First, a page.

Dogs and humans often get bad breath for the same reason
SUMMARY: The myth that dogs have cleaner mouths than humans is fairly persistent, but one whiff of a canine's bad breath may be enough to convince you that it isn't true. Halitosis is caused by bacteria, among other things.
Posted: April 15, 2011
The myth that dogs have cleaner mouths than humans is fairly persistent, but one whiff of a canine's bad breath may be enough to convince you that it isn't true. halitosis is caused by bacteria, among other things.
A recent article in Knox News addressed the many causes of oral odor among man's best friends. Some of them are exclusive to dogs. These include the ingestion of certain items that most humans do not consider food, as well as the use of the tongue to clean hard-to-reach body parts.
Likewise, the source notes that gum disease, food allergies, metabolic problems, gastric illness and cancer can cause oral odor in dogs, although these are more common in humans.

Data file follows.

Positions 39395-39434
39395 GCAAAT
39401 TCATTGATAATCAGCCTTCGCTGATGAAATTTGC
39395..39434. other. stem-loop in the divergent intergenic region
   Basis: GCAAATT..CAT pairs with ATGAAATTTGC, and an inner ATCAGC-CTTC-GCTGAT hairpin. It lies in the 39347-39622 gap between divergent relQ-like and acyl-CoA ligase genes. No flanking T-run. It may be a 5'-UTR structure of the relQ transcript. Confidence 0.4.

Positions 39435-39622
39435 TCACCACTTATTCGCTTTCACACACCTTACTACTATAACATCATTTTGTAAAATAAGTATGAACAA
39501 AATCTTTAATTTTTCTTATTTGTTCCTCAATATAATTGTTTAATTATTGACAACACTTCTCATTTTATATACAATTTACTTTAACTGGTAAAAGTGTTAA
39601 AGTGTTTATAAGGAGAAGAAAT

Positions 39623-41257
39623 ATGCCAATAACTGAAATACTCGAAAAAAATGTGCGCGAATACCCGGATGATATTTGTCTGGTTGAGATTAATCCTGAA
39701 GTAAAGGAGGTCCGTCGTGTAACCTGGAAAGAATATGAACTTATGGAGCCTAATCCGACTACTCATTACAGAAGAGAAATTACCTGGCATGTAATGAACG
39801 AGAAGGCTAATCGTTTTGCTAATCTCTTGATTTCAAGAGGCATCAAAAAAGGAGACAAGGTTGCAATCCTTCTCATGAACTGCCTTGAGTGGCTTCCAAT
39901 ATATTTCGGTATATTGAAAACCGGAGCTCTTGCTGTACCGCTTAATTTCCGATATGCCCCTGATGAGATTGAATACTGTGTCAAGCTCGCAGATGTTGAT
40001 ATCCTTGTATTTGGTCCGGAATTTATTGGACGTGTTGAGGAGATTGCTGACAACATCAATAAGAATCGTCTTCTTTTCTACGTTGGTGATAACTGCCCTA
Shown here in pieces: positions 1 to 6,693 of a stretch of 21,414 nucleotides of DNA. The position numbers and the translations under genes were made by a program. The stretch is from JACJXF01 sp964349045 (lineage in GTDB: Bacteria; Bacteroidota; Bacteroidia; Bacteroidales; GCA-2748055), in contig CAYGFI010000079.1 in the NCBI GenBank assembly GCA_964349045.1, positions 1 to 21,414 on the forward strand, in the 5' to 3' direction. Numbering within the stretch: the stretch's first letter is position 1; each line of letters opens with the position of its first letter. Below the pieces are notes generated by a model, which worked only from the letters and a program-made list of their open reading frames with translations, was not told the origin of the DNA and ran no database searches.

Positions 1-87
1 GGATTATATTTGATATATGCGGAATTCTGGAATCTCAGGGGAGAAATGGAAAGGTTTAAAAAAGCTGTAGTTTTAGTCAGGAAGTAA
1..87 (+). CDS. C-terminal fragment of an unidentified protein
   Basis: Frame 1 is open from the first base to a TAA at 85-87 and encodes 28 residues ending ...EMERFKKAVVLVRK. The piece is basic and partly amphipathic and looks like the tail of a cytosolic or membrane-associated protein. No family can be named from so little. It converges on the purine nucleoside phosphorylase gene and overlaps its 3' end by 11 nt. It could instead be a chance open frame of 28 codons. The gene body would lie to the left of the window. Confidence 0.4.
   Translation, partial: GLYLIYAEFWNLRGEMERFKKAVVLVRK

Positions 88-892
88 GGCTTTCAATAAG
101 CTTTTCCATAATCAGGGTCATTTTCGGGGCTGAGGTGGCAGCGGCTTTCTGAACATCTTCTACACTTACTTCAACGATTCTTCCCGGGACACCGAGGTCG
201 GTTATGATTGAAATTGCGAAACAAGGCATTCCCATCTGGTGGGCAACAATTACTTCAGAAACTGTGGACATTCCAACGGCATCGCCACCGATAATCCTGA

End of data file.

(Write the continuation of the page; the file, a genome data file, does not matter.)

Overall, dogs have dog breath for the same reason that humans have halitosis - microbes. The bacteria on the tongue, teeth and palate live off of the food we eat. As they digest sugars and proteins, these microorganisms give off foul-smelling compounds that our noses recognize as bad breath.
To combat this condition, humans may consider using what canines cannot - oral care probiotics, which replace harmful and odiferous oral bacteria with less offending varieties.